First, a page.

His secondary weapon was a changeup with good separation from his fastball (80.1 MPH average), and he tossed a pair of high 60s-low-70s curveballs as well. You know, just so the position player with experience at all three outfield spots and second base and a 90 MPH fastball could show he's not a one-trick pony.

Skip Schumaker's pitch location vs. Phillies on 6/28/13


Why are the Royals, Twins, Red Sox, Orioles, and Rangers above .500?

AL Teams Batting Average and BA w/RISP

I can't help be fascinated with the differential between team batting average and team average with runners in scoring position as an indicator of team success.

AL teams are hitting .251 overall and .251 with runners in scoring position 


It stands to reason then that the teams that are succeeding this young season are the ones with the highest positive differential between the two figures.

As you mouse over the teams, you can see that in terms of batting, the team closest to the average is Houston. Remember, this only takes into account batting and clearly the 5-13 Astros have problems that far exceed their ability to hit with runners in scoring position.

When you look at the Kansas City Royals numbers you can see why they are a first place team. Their batting avg. is fifth best in the league, but their abilty to hit with runners in scoring position is the best in the AL and  at +55 points, you can see a reason for their success.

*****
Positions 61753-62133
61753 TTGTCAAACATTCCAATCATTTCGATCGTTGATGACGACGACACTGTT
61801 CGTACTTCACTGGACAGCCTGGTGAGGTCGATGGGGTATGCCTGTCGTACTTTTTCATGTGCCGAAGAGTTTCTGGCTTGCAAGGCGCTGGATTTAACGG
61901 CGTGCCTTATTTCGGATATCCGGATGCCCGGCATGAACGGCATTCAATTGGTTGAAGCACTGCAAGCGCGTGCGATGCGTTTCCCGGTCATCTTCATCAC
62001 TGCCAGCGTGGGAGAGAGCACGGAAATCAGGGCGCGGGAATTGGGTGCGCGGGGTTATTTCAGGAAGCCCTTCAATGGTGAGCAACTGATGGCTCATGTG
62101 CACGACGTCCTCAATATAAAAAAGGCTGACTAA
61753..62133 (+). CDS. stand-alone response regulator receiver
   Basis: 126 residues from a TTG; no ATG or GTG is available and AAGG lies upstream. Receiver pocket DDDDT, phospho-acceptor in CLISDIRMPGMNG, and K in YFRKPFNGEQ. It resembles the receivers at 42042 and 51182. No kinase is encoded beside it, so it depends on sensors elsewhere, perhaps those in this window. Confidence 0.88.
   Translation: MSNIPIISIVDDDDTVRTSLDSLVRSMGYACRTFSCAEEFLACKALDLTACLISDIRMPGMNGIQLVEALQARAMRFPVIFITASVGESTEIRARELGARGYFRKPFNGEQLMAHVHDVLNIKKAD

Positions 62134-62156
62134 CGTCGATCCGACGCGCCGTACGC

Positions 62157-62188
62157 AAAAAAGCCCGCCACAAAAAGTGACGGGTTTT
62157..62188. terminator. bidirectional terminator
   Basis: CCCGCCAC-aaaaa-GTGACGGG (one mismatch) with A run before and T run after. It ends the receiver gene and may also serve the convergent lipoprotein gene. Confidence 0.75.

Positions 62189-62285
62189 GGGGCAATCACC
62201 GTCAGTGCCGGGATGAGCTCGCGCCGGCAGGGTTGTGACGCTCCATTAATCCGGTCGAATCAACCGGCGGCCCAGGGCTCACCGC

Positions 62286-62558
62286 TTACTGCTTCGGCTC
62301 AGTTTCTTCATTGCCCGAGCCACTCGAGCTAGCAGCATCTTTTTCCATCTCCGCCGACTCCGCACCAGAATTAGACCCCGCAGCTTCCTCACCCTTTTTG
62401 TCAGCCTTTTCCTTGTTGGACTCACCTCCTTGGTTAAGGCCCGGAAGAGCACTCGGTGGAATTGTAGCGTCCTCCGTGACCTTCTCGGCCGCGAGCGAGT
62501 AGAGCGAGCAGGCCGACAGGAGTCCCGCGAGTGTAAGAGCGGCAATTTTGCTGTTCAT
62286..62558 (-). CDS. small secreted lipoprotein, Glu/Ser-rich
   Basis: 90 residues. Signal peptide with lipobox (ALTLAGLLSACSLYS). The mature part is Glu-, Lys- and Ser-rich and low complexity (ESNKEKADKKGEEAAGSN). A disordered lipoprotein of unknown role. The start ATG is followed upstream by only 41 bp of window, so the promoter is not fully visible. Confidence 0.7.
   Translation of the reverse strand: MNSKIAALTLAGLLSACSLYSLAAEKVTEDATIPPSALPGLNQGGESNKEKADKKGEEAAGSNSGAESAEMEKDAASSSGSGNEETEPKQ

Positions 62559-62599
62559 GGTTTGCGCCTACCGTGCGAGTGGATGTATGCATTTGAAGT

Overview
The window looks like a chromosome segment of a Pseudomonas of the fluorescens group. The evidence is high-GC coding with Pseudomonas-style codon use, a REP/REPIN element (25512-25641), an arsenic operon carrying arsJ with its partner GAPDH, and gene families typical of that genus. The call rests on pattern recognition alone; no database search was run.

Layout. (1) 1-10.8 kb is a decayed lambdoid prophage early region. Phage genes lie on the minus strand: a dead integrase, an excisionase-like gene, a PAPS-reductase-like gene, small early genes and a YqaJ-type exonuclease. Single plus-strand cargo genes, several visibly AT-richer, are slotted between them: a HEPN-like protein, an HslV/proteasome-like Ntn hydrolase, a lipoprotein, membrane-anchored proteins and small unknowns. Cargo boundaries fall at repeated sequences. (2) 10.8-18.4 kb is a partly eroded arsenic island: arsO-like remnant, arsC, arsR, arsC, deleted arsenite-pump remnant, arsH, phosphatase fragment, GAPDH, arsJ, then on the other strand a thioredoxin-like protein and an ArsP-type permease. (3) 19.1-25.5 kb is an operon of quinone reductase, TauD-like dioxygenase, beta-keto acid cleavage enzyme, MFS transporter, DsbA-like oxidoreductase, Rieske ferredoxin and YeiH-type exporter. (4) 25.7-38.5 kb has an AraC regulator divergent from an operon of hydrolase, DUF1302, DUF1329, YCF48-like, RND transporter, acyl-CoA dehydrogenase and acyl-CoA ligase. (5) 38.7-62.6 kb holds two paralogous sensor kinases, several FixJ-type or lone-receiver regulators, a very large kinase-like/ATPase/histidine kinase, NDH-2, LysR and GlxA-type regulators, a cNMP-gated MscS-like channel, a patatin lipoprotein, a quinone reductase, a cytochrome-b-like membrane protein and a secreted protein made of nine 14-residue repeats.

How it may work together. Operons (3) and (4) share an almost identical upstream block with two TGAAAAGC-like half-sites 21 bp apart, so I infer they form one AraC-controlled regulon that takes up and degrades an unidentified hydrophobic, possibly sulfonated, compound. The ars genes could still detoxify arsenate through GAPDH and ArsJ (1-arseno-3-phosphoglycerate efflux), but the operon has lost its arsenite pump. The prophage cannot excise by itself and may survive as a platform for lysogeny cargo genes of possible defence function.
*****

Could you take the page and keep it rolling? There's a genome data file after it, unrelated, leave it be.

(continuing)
Look at the Twins, and you can see a reason for their surprising early success. They have a +49 point differential. The Red Sox have a +35 which has brought them success when paired with their strong pitching.

Wonder why the Tigers with their great bats are off to a rocky start? How about hitting 42 points lower with runners in scoring position as an answer? 

The Angels have the highest batting average in the league at .280, but are only hitting .223 w/RISP. This puts them in the bottom four in the league.

But no team is exhibiting worse timely hitting than the White Sox

Chicago, like Toronto, is not hitting well overall, both at .232. But as bad as the Jays are hitting with RISP at .200, that is robust compared to the White Sox at .170, a -62 differential.

Unless, and until, those two teams narrow the gap, the liklihood of even reaching .500 this season remains remote.

In the meantime, as the Royals, Twins, Red Sox, Orioles, and Rangers continue to hit well with runners in scoring position, we will see them above .500 and challenging in their respective divisions.